AS FOUR-STAR GENERAL AND FORMER SECRETARY of Defense Jim Mattis embarks on a book tour, his vow to refrain from criticizing President Donald Trump raises important ethical questions. Should a retired general or admiral ever criticize a sitting president? If so, under what circumstances? Is there a duty to warn the American people if their president is a clear and present danger to national security?
In addressing these questions, it is instructive to consider the standard set by George Marshall, the only other former flag officer who also served as secretary of defense. Before and after Marshall stepped down as President Harry Truman’s defense secretary in 1951, he consistently and flatly refused several lucrative offers from publishers to write his memoirs or to otherwise speak out about the presidents, politicians and generals he was associated with, typically explaining that “there are too many people alive who could be hurt.” In interviews with historian Forrest Pogue in the mid-1950s, Marshall declined to criticize any of the 10 presidents he served under during his 50-year career. The idea of speaking ill of Truman—the sitting president when Marshall resigned—or of his predecessor Franklin Roosevelt, would have been a breach of Marshall’s moral code of eternal silence.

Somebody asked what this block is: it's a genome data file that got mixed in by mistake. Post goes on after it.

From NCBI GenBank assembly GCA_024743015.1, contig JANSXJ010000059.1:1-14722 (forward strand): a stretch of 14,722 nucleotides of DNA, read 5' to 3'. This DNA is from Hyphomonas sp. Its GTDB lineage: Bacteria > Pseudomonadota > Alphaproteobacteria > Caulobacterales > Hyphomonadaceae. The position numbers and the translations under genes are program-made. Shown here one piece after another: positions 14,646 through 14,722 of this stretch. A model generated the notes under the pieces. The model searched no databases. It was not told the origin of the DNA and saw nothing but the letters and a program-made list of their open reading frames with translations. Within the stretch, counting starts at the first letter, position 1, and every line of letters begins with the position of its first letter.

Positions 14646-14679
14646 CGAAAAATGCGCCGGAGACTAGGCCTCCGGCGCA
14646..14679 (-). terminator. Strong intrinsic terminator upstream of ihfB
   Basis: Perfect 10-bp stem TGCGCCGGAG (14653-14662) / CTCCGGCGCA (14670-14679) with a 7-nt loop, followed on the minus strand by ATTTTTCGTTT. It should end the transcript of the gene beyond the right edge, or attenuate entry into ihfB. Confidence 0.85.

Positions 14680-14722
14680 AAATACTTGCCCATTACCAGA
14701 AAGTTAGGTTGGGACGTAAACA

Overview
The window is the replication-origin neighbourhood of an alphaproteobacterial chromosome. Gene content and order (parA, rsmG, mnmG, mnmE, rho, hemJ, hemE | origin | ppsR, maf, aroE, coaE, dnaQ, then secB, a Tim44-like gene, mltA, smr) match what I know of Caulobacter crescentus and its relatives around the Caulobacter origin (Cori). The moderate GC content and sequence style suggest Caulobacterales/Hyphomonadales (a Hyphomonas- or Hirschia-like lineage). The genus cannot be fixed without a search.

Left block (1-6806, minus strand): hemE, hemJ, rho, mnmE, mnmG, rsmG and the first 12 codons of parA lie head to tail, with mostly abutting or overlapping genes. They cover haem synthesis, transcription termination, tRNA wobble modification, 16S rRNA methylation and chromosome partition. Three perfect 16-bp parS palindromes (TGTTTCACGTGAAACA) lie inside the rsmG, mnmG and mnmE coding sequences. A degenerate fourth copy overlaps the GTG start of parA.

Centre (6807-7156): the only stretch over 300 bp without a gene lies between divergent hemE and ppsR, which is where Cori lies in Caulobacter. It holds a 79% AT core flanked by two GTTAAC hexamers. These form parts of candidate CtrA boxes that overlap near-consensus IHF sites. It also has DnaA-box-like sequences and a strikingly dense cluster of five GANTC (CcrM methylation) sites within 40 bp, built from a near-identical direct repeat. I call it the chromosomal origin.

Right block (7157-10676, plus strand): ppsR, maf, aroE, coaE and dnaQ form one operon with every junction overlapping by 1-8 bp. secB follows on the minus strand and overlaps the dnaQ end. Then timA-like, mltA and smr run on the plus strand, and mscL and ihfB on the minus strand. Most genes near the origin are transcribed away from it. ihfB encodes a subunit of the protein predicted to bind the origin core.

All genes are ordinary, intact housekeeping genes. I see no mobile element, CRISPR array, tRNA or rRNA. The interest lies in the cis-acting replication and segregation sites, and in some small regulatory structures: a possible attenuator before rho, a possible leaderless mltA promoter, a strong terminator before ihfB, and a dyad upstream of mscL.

Mattis seeks to emulate the high ethical standards that Marshall lived by. At the conclusion of Call Sign Chaos, Mattis’ recently published book (co-authored with Bing West), he cites Marshall’s deeds, words and values to support his conviction that allies and partnerships are essential to national security. From this and many other positive references to Marshall in his speeches and articles, it appears that Mattis would like to be remembered as having the ethics, character and world view that most closely resembles those aspects of Marshall’s persona.
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October 25, 2019